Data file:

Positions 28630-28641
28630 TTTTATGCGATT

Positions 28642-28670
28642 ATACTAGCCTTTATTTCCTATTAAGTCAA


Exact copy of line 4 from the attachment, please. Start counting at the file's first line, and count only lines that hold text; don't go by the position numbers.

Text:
28642 ATACTAGCCTTTATTTCCTATTAAGTCAA